Sarmatians are also not known to have used stirrups. The earliest evidence we have of their use is post-Roman. However, leather may well have been used during Roman times and before, but just as a stabilising aid. Besides, I have heard that stirrups don’t make a whole lot of difference.

Mobility of cavalry is only superior on the battlefield. Horses don’t walk faster than men over long distances – after the 3rd day the infantry catches up and moves ahead. It’s extremely important to have cavalry, but it does not much improve your strategic position outside a small area.

As an aside:
Can we forget about these Sarmatians? Some from Pannonia (Pannolonia?) were introduced into Britain during the 2nd century (but we don’t know where) and one unit is still found in Lancashire - Ribchester during the 4th, but to claim the last as descendants is already guessing. These Sarmatians have began to add a new myth to the Arthurian Cycle, and suddenly everybody sees Sarmatian Knights everywhere.
There was no Sarmatian cavalry present in post-Roman Britain that we have any evidence of. I have discussed this issue at length with the author of this theory, but she could never make a believable point that somehow these Sarmatians escaped the usual process of foreign groups inside the Roman empire. There are 300400 years between the move of Sarmatians to Britain and the ‘Age of Arthur’. All other groups assimilated, including Sarmatians and other peoples we know of. Why would these British Sarmatians remain unchanged?

Stilicho can’t have sent a second rescue in 418 AD, he was dead by August 22, 408.
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Robert Vermaat
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#6
Quote:I offer two propositions for your consideration in evaluating whether Briton residual mounted horsemen, if they existed at all, may have been more effective than their Roman Army predecessors:

If you mean more effective than the late Roman cavalry then I'd say: nope, they would have been equally effective. They would have been very much like other late Roman horsemen and they would have used the same tactics.

Quote:Well, the second point has already been answered. Cavalry did not ride on the road but along it, as I heard the infantry did as well – the Roman roads mainly facilitate transport.

Cavalry during marches was used for screening the flanks of the baggage train and to do reconnaissance missions etc. Infantry didn't use roads during marches?? Never heard of that one before... Then what happened with the baggage train?

Quote:Mobility of cavalry is only superior on the battlefield. Horses don’t walk faster than men over long distances – after the 3rd day the infantry catches up and moves ahead. It’s extremely important to have cavalry, but it does not much improve your strategic position outside a small area.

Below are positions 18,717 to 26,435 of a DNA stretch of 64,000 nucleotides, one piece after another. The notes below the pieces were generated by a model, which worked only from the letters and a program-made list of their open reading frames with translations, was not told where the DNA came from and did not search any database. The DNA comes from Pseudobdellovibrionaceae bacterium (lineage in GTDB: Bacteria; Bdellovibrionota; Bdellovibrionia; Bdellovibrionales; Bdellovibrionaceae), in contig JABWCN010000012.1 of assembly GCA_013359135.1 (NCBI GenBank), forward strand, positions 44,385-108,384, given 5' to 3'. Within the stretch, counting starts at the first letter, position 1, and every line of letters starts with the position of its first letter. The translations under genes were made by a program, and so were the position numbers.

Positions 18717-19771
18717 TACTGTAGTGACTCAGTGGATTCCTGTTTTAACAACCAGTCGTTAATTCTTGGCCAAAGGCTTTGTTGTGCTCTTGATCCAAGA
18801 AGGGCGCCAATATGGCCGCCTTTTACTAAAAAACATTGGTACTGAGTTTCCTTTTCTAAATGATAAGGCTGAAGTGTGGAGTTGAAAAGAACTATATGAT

Very true but... what about remounts? Didn't the Romans make use of them?

Quote:All other groups assimilated, including Sarmatians and other peoples we know of. Why would these British Sarmatians remain unchanged?

I agree. Perhaps this Sarmatian horsemen cavalry has something to do with the movie 'King Arthur' (ughbadmovieugh Smile )?
Thijs Koelewijn
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#7
Quote: Infantry didn't use roads during marches?? Never heard of that one before... Then what happened with the baggage train?
Ever walked on cobbled roads with rivets on your soles? Auch! I meant that the infantry (as the posted before me indicated about cavalry), also probably walked along the soft shoulder of the road, not directly on the stone surface itself (I did not mean they walked cross country!!). But that's speculating due to practicality.

Quote:Very true but... what about remounts? Didn't the Romans make use of them?
I never heard of cavalry units that brought remounts with them. Remounts were used by the postal service, not by regular units I think.

Quote:Perhaps this Sarmatian horsemen cavalry has something to do with the movie 'King Arthur' (ughbadmovieugh Smile
Oh yes, absolutely.. Worst film ever and we still get the flak from those 'popular' books..[/quote]
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Robert Vermaat
MODERATOR: Forum rules
FECTIO Late Roman Society
THE CAUSE OF WAR MUST BE JUST
(Maurikios-Strategikon, book VIII.2: Maxim 12)
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#8
Most mainstream histories tout the construction of roads as key to Rome's ability to converge lage numbers of widely garrisoned troops to one location fast. Hard to imagine building such a network, only to walk next to it. But I've seen samples of those hob-nailed sandals; I can't imagine walking all day across soft grass in them.

Most cavalries--from the steppes of Asia through "modern" Nineteenth Century--brought remounts with them. In fact, a favorite target was the enemy's remounts.

Early on the stirrup discussion concentrated on "hard" stirrups, after acknowledging "soft" stirrups--I assume in the form of a simple leather loop--left few artifacts. Does that mean the soft stirrups didn't exist or that we have let the potential availability of artifacts drive our scholarship? (Or were they just useless; that's a question for the stirrup forum.)